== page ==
Friday, October 7th, 2005

Because of a pricing dispute, Cogent Communications Group and Level 3 Communications, major Internet service providers, are at odds with each other. Level 3 stopped allowing some customers to access Web sites or send e-mail to customers on Cogent. The government currently does not regulate Internet activities of this kind, so there is no guarantee […]

Results of Technorati/Edelman Blogosphere Survey

Friday, October 7th, 2005

I’m still seeing new posts about Technorati/Edelman surveying the blogosphere, so when I tried to complete the survey, I was a little surprised to get the error message I got. The survey closed earlier this week. Edelman has begun analyzing the results and as a site for the data.

ALA Joins USA Patriot Act Challenge

Friday, October 7th, 2005

“I might be a federal agent,” read a shirt someone wore to the dance. “I can’t dance with you,” I joked, “because I’m a librarian.” And now I sit at home reading about how the American Library Association filed an amicus brief with several other organizations supporting the American Civil Liberties Union’s emergency appeal to […]

What to Use for Presentations …

Friday, October 7th, 2005

Steven Cohen writes about using weblogs as a presentation medium. I find his post timely because for most of the talks I’ve given, I’ve used this weblog to run the talk. However, for my upcoming talk in Wisconsin, I realized the blog won’t work very well and I should use something more standard, like PowerPoint. […]

Why Should Employees Blog? (.pdf)

Friday, October 7th, 2005

Bill Ives writes about this paper from Edelman and Intelliseek examining the benefits of employee weblogs. He summarizes from the introduction: "An Edelman study found that people are more three times more like to trust the average person than the big shot at the top of the organization and a McKinsey study found that 67% […]

News Media Notices Librarians Challenge Librarian Stereotype

Thursday, October 6th, 2005

The Associated Press carries an article showing how librarians are challenging the traditional librarian stereotype. As Jessamyn points out, she’s included in the article. I wonder if blogging the Democratic National Convention counts as breaking the stereotype.

I saw the best blogs of my generation destroyed by madness, starving, hysterical …

Thursday, October 6th, 2005

(Sing that title to whichever tune you’d like.) Today, October 6, 2005, marks the 50th anniversary of the first reading of Allen Ginsberg’s Howl, a poem important to American culture, so I have to post about it today. I first heard it at a summer camp for artists when I was in high school. I […]

Blogging Presents a Different Communication Model

Thursday, October 6th, 2005

Ok, well, that’s a very unfunny title to use to point to something on gapingvoid. I’m going to mull what Hugh writes. It stikes me as being very important and something those interested in blogging should ponder, but I can’t figure out what I want to say about it to relate it to librarians and […]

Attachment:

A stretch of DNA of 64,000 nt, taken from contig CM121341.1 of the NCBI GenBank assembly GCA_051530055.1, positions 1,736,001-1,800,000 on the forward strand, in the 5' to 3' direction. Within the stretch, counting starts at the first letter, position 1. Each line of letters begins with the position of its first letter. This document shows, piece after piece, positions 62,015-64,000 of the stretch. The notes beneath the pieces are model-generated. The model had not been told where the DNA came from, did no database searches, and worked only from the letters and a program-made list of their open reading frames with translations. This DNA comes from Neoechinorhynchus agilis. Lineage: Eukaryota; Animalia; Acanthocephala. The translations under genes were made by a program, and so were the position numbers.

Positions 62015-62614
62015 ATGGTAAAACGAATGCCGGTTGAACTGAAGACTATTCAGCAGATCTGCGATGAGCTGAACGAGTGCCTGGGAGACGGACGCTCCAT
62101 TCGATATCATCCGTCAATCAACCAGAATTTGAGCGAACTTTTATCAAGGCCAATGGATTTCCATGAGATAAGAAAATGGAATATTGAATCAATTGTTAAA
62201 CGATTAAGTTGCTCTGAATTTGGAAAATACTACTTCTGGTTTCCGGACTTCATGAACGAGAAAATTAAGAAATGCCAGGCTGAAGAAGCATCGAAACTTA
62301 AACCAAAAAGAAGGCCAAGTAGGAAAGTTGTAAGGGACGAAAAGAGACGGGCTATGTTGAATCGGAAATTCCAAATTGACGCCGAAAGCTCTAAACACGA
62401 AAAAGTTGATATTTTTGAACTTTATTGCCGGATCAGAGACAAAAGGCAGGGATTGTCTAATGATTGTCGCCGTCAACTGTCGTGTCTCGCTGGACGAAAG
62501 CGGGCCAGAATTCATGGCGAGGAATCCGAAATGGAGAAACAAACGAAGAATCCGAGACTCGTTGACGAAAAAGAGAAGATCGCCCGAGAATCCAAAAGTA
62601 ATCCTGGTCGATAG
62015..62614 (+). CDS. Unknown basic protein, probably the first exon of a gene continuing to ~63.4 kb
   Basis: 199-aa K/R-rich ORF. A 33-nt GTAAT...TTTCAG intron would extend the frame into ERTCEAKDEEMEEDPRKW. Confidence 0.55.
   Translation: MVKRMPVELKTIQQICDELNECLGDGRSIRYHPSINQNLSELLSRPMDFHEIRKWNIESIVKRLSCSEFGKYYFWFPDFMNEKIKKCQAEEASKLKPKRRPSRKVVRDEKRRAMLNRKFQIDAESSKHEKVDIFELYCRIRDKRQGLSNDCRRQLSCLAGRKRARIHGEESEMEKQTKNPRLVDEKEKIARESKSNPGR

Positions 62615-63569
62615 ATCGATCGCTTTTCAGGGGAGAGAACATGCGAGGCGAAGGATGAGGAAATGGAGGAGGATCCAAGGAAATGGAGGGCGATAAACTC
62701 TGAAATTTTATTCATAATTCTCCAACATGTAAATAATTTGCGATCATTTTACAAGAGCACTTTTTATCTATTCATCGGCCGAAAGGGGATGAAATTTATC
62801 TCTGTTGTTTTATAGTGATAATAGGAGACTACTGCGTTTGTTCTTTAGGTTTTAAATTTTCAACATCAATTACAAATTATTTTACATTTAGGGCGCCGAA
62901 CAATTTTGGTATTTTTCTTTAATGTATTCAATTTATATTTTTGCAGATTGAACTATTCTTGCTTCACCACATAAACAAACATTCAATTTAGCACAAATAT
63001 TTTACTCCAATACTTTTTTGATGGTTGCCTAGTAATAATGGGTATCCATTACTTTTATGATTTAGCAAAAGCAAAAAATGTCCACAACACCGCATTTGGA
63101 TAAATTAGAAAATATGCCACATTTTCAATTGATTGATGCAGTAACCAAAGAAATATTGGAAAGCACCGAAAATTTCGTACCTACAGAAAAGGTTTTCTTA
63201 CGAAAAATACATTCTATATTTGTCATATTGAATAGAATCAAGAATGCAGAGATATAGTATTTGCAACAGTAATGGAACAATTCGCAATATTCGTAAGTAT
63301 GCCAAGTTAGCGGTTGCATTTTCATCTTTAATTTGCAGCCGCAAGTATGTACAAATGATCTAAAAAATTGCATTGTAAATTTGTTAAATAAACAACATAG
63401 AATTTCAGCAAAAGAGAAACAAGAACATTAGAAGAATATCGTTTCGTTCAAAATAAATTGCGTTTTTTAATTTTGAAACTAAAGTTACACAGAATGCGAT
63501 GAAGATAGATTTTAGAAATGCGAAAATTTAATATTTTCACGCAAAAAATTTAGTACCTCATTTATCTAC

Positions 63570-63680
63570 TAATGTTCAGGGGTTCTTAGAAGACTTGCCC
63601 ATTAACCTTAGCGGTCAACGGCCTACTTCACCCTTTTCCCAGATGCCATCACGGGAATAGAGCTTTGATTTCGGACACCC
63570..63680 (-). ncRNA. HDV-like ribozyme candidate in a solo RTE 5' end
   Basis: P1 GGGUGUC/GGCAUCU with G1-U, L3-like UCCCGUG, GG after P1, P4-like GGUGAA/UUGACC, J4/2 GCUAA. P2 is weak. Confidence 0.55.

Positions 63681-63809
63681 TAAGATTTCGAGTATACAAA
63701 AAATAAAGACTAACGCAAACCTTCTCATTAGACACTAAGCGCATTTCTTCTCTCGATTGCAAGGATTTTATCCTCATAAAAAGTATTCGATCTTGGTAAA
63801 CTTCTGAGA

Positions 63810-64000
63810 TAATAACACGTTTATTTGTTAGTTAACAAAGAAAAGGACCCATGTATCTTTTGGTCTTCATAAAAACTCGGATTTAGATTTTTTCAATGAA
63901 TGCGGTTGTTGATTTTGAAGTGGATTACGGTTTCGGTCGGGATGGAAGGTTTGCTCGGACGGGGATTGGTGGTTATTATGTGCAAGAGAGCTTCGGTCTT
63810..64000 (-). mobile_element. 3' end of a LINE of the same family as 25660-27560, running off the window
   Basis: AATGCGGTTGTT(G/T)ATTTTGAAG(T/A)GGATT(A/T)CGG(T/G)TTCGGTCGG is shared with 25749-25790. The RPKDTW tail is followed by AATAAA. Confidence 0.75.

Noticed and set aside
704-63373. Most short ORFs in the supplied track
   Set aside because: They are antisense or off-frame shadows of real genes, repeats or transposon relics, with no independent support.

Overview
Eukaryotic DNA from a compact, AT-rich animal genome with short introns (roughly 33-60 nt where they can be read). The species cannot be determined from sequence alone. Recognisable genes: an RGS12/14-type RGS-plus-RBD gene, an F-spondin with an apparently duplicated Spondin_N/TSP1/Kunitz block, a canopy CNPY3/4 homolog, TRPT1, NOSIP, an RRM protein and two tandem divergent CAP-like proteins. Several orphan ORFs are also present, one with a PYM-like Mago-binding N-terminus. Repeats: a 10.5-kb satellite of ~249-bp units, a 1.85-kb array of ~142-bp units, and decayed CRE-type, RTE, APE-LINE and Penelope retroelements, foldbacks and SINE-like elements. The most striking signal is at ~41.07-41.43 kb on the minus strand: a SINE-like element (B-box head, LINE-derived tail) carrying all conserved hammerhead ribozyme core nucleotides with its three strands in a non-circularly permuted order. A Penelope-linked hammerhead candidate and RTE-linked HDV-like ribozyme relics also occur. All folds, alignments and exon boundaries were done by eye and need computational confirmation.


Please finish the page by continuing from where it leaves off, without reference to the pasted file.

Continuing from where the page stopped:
Replacing Mac PowerBook Keys

Thursday, October 6th, 2005

My computer usually does something funky before a major presentation. This time, the right shift key stopped depressing, then eventually popped off. It turns out that part of the scissor mechanism, the two pieces of plastic that help give the key its spring, beneath the key had come apart slightly. I didn’t think putting keys […]

SLA Members: Don’t Forget about the Bylaws Vote

Thursday, October 6th, 2005

Voting on the Special Libraries Association’s proposed dues restructuring ends Friday, October 7.

Wikimania Boston Planning Meeting, Thurs., 10/6, 8 pm, Berkman Center

Thursday, October 6th, 2005

The folks pushing for Boston–well, perhaps it’s really Cambridge–to host Wikimania 2006 plan to meet Thursday evening at 8 pm in the conference room of the Berkman Center for Internet & Society, Baker House, 1587 Massachusetts Avenue, Cambridge, MA. I imagine some of the local Wikipedia folks will attend. Addendum: Berkman has some more details […]

Watch out for Faulty HTML Code on these Manila Blogs

Thursday, October 6th, 2005

A misplaced apostrophe in some HTML code caused the editing screen for a blog post to disappear and the display of the blog on that post to warp. I had to write to the weblogmaster about another editing problem I was having–something about length not being defined–so I mentioned this one. I expected to be […]

E-mail via XML Feed: Maybe It’s not so Redundant

Thursday, October 6th, 2005

At first, I thought subscribing to XML feeds of Yahoo! Groups was a bit redundant. I receive them in my aggregator and in various e-mail acccounts, too. Something’s going on with my Yahoo! mail, though, and I haven’t been receiving e-mail in a timely fashion. I can’t tell what exactly is happening, but several times […]

Fallen Angels

Thursday, October 6th, 2005

I stayed up late last night to finish Fallen Angels, one of the books I borrowed for Banned Books Week. “Wow!” was about the only thing I could think. The ending almost got me. Earlier in the book, when the guys went into combat, I would think, “Well, Perry can’t die ’cause he’s the narrator […]

Search Engines and Blogs

Wednesday, October 5th, 2005